In 2017 ATD Fourth World invited people around the world to document real-life “Stories of Change” starting from situations of injustice and exclusion caused by extreme poverty. These stories, from activists, community leaders, and others, show that when people work together, real change can happen. For more about the “Stories of Change” blog, click here.
Cati, an educational assistant in one of the Alternative Education Clubs of the Policy Centre for Roma and Minorities in Bucharest, explains how her struggle for education for all is rooted in her own history.
By Cati Vatala (Romania)
Life is giving me strength. I grew up in a ghetto in Bucharest and had to take care of many kids, and of my people. Whenever I feel exhausted or at the end of my tether, I call to mind those past experiences because I want to bring change to my community.
I grew up in the Rahova ghetto, in Bucharest. It was a happy time for me because nobody cared if you were Romanian, Roma, or poor. We shared everything between us and even if we were poor, we didn’t feel the effects as much because we were helping each other.
When I was in 5th grade, I put pressure on my mother to come to my school. My mother didn’t want to, but I persuaded her and she came. Then, the other kids started to bully me and to laugh at me. They discriminated against us because my mother has dark skin. So from that moment on, I didn’t go to school any more.
Despite this, I liked school and enjoyed education. I tried to return to school, but I didn’t manage to. I became an adult, an uneducated adult.
When I left the Rahova ghetto, I saw the other parts of the town and their better living conditions. I moved from job to job. I was a cleaner, a seamstress, and a hygienist. Then I managed to work with cosmetics. But the pay wasn’t very good with these jobs because I didn’t have the certificates or diplomas to say that I was an educated individual.
From that moment on, and also in my present job, I always explain to the kids and the adults how important education is. It’s the key to a better life.
I was 26 years old when I managed to re-enroll myself in the education system. I finished another two classes, 7th and 8th grades. As a mother, I try to support my kids to the best of my ability. I am proud that my older boy has just graduated from high school. He wants to go to university. And my daughter has also finished 8th grade. Right now she is enrolled in high school. I have another child, a little one who has autism. It was very hard to find any help for him. Fortunately, I met an NGO that supports us. I learnt so much from my son while helping his development.
Then I met the Policy Centre for Roma and Minorities and they offered me work as an educational assistant in an Alternative Education Club. The club is a safe and creative space within the school, which is open six days a week, even during summer holidays. The children interact with educational assistants and volunteers who offer them support and mentoring. The educational assistants encourage parents to play a part in their children’s education and in the life of their neighbourhood. Their role is very important as they help to make bridges between teachers, children, and parents.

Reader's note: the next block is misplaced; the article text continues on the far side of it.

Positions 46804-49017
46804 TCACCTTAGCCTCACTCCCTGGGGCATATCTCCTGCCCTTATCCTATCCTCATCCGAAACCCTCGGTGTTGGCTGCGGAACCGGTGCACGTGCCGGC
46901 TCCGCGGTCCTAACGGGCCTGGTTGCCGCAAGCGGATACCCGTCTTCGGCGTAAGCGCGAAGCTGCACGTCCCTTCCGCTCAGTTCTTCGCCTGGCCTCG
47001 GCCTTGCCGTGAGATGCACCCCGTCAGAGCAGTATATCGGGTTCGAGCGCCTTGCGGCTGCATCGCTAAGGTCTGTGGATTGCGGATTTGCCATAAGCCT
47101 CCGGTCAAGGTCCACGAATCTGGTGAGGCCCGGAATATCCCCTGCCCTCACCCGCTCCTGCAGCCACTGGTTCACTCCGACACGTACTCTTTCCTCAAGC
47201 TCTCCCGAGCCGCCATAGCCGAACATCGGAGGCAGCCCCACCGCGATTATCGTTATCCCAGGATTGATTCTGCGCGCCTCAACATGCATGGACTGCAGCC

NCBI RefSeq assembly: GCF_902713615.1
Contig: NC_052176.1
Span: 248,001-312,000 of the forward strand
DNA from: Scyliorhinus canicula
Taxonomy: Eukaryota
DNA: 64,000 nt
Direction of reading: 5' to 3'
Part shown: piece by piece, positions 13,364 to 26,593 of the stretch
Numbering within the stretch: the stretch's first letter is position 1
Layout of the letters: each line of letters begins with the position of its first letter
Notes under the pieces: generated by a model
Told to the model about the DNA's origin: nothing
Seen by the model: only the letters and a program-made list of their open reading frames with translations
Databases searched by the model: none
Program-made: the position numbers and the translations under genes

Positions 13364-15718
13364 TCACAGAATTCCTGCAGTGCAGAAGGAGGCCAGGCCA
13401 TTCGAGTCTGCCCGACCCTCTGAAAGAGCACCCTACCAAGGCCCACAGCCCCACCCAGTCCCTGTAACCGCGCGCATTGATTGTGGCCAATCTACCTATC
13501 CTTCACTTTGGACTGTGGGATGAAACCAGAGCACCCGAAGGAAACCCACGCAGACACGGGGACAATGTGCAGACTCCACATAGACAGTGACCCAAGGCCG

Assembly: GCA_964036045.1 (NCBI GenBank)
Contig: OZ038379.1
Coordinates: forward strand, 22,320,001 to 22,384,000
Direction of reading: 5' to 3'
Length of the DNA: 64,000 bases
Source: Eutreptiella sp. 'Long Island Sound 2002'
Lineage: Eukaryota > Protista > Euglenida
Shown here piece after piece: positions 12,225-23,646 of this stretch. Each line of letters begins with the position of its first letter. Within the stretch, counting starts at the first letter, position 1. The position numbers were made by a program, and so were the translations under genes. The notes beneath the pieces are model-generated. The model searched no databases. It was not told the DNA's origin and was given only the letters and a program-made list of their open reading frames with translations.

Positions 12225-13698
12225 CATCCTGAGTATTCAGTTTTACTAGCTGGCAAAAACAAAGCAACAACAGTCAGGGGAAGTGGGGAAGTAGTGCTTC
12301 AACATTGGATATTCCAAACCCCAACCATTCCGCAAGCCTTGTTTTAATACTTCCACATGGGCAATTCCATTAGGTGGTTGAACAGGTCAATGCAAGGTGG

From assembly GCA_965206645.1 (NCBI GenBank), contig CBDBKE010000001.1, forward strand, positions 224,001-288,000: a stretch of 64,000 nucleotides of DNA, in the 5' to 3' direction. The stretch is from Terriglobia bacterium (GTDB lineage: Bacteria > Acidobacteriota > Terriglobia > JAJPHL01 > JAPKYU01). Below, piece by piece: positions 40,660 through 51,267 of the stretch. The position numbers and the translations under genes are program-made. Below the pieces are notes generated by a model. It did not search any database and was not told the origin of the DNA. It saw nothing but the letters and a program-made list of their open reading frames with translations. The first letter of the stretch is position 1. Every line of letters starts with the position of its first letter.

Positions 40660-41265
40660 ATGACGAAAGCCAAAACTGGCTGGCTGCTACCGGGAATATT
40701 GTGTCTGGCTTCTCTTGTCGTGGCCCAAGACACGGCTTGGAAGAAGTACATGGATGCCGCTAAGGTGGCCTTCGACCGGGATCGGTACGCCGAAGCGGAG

It is very important that the educational assistants come from the local community. Otherwise the Alternative Education Club will not bring about change for the school and the children. The children won’t come to this space if they don’t find people there they can trust.
It has been four years now since I became involved with the club. I like to help the kids as an educational assistant and I can do so because of the skills I have learnt with my younger son.
Sometimes it’s very hard to make others aware that they need to study. I talk a lot with the kids and I visit their parents too. Often, I feel frustrated because kids leave school or skip classes and go to work. Parents tell me, “Now he is a man. He has to go to work”. On the other hand, it’s very hard for the families as they are only given 84 lei (18 euros) per month for each child by the National Government program to buy the materials and clothes needed for school. It’s not enough.
To be effective, the role of the educational assistant has to be accepted by everybody. The teachers in the school and the neighbourhood parents have to recognize the assistants’ educational expertise and their bridge-building potential. These skills and know-how are not something achieved easily or quickly. They are rooted in a personal history and long experience.
My latest challenge is to get a diploma to prove to my community that I am a good educator. I managed to start high school when I was 36 years old. I also want to show my older son that studying for a diploma is a good thing, however old you are. Somehow studying has helped me to realize that I am worth something as an individual.
Things can change for the better when you improve your education, but you have to put a lot of effort and a lot of hard work into it.